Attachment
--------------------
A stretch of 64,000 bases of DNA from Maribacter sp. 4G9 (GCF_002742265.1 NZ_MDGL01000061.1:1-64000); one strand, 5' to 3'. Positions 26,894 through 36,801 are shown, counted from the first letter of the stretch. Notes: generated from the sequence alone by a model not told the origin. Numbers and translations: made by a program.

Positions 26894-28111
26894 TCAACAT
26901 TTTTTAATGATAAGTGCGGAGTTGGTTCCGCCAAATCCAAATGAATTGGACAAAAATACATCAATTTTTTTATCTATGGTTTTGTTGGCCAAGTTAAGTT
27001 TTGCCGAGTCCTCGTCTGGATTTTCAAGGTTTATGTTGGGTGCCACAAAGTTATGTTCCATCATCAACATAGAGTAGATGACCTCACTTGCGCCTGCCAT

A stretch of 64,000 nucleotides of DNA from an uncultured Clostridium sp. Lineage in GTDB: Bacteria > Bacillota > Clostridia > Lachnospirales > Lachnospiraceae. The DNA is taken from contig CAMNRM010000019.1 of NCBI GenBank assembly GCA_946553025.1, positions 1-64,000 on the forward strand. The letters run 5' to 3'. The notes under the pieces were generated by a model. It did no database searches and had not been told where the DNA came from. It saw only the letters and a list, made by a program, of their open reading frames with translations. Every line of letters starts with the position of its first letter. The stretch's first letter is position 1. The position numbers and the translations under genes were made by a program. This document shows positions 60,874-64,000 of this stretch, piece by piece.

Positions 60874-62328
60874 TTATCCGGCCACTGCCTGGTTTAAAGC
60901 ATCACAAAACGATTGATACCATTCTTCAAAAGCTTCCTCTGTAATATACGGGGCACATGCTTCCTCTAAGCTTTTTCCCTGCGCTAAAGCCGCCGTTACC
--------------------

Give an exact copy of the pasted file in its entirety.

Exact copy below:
A stretch of 64,000 bases of DNA from Maribacter sp. 4G9 (GCF_002742265.1 NZ_MDGL01000061.1:1-64000); one strand, 5' to 3'. Positions 26,894 through 36,801 are shown, counted from the first letter of the stretch. Notes: generated from the sequence alone by a model not told the origin. Numbers and translations: made by a program.

Positions 26894-28111
26894 TCAACAT
26901 TTTTTAATGATAAGTGCGGAGTTGGTTCCGCCAAATCCAAATGAATTGGACAAAAATACATCAATTTTTTTATCTATGGTTTTGTTGGCCAAGTTAAGTT
27001 TTGCCGAGTCCTCGTCTGGATTTTCAAGGTTTATGTTGGGTGCCACAAAGTTATGTTCCATCATCAACATAGAGTAGATGACCTCACTTGCGCCTGCCAT

A stretch of 64,000 nucleotides of DNA from an uncultured Clostridium sp. Lineage in GTDB: Bacteria > Bacillota > Clostridia > Lachnospirales > Lachnospiraceae. The DNA is taken from contig CAMNRM010000019.1 of NCBI GenBank assembly GCA_946553025.1, positions 1-64,000 on the forward strand. The letters run 5' to 3'. The notes under the pieces were generated by a model. It did no database searches and had not been told where the DNA came from. It saw only the letters and a list, made by a program, of their open reading frames with translations. Every line of letters starts with the position of its first letter. The stretch's first letter is position 1. The position numbers and the translations under genes were made by a program. This document shows positions 60,874-64,000 of this stretch, piece by piece.

Positions 60874-62328
60874 TTATCCGGCCACTGCCTGGTTTAAAGC
60901 ATCACAAAACGATTGATACCATTCTTCAAAAGCTTCCTCTGTAATATACGGGGCACATGCTTCCTCTAAGCTTTTTCCCTGCGCTAAAGCCGCCGTTACC